Cozy Inn in Thurmont for the very moderate price, buffet style "real" Thanksgiving dinner. There are 2 soups, ham, roast beef, and turkey; dressing, mashed potatoes, rolls, salad bar and a million TG desserts. Call for reservations if you plan to go. They have quite a crowd. It's a very nice drive, sort of like going over the river and through the woods...with a grandmotherly dinner. BTW, can't swear to the menu, it's been a few years since I've gone...I need my leftovers to have a happy family!

Note the non-snarkiness!

Good idea. Thanks! EL

I think I saw a big ad for Thanksgiving dinner in the CP for Della Notte in LIttle Italy. Dalesio's has also been open in the past few years.

I've gone the McCormick & Schmick's route for a takeaway Thanksgiving meal several times when I've been scheduled to work on Thanksgiving in the past and never been disappointed. Cork's would be worth a visit, too. Thanksgiving dinner at Charleston though? That might be too good to pass up.

In Catonsville: Matthew's 1600 restaurant on Frederick Rd is open for Thanksgiving dinner.

The Orchard Inn has a $19.99 Thanksgiving dinner on it's sign board. Reservations required.

I haven't eaten there since it was Hirsch's Orchard Inn. It was the last Thanksgiving that I was married and all of our families and friends were somewhere else. (Apparently we had become the fun couple!) We were sitting in between a couple of huge groups. Then husband, after hearing the veggie options said, Skip the veggies, just give me an extra serving of mashed potatoes. The waitperson replied, We're only serving baked potatoes Things went rapidly downhill from there. The restaurant closed within a month and the marriage ended within two months. Ahhhh, good times.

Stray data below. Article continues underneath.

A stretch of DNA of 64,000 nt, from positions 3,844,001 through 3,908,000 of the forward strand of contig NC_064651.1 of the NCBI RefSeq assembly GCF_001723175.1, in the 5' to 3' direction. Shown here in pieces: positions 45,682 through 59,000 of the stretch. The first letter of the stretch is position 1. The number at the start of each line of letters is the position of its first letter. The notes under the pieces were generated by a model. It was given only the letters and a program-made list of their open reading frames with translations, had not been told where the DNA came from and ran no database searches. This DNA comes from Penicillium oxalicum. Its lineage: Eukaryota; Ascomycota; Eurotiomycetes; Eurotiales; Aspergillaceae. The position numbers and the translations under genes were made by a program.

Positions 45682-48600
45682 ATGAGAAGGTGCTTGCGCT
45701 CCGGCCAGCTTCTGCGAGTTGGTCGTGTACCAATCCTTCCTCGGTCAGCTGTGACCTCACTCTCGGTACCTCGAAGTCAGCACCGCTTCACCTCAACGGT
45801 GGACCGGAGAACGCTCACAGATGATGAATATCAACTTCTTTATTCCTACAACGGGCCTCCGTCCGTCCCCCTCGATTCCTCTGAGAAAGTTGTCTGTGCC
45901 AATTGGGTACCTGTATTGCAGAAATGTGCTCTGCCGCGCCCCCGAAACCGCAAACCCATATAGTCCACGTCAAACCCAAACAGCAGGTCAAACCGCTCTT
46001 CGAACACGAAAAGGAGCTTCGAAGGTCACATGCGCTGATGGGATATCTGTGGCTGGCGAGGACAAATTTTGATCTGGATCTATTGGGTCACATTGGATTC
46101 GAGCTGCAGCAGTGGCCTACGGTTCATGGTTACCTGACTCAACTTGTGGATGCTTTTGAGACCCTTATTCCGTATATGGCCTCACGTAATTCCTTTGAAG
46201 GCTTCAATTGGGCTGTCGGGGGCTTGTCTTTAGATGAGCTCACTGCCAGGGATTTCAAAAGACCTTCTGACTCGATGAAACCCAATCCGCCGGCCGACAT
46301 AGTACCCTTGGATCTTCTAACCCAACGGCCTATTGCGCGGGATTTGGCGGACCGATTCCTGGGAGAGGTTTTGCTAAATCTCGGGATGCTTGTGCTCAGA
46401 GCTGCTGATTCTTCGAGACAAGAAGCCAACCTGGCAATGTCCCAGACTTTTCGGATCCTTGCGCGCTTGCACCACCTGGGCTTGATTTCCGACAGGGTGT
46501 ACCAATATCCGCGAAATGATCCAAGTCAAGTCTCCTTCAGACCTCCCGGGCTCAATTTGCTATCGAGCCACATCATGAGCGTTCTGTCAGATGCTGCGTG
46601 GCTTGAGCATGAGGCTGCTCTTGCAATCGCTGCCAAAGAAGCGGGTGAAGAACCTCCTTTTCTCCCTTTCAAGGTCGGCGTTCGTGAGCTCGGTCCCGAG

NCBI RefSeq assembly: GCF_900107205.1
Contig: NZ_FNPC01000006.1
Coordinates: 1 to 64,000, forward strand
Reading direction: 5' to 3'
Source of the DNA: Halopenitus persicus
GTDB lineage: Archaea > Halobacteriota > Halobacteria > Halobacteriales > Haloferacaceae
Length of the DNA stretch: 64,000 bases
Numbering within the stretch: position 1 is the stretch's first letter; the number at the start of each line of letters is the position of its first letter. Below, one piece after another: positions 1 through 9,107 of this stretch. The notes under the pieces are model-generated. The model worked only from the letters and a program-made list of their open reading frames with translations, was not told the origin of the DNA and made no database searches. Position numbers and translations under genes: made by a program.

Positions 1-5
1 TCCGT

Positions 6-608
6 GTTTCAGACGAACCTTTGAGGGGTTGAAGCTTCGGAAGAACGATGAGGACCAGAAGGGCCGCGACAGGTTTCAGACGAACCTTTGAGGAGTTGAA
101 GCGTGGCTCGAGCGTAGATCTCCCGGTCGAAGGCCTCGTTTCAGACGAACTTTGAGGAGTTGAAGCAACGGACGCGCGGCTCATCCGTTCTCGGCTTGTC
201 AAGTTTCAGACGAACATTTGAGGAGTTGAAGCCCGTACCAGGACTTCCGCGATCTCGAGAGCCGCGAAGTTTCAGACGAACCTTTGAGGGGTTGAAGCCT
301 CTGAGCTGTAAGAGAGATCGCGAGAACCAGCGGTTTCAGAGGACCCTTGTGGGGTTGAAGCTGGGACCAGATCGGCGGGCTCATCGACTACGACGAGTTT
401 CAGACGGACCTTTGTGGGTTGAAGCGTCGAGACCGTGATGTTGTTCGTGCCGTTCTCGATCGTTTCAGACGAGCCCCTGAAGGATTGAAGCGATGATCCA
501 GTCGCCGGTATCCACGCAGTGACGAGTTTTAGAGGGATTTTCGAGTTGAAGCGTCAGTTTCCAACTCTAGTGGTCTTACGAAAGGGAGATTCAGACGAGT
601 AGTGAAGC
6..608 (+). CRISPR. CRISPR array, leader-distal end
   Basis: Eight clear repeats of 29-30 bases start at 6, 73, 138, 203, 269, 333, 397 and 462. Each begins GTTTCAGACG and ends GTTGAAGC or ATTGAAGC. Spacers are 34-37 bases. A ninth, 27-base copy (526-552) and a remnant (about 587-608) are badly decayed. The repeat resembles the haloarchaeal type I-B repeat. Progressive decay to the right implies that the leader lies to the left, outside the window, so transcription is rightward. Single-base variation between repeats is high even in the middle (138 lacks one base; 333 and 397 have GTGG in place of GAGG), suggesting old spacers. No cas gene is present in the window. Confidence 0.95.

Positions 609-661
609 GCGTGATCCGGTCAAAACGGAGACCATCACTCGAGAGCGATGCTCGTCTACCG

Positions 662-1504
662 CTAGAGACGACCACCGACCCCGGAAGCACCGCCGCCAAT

Eve, I didn't know anything was even in The Orchard Inn these days. I used to love the old Hirsch's. I haven't even driven by there in years. If I hadn't already bought my turkey, I'd be tempted to go just to check it out and report back! They were kind of sticks in the mud about substitutions from what I remember though!

Was the Orchard Inn the place that was taken over by M. Gettier for a few years? We were very sorry when he closed that location.

Dahlink asked: Was the Orchard Inn the place that was taken over by M. Gettier for a few years?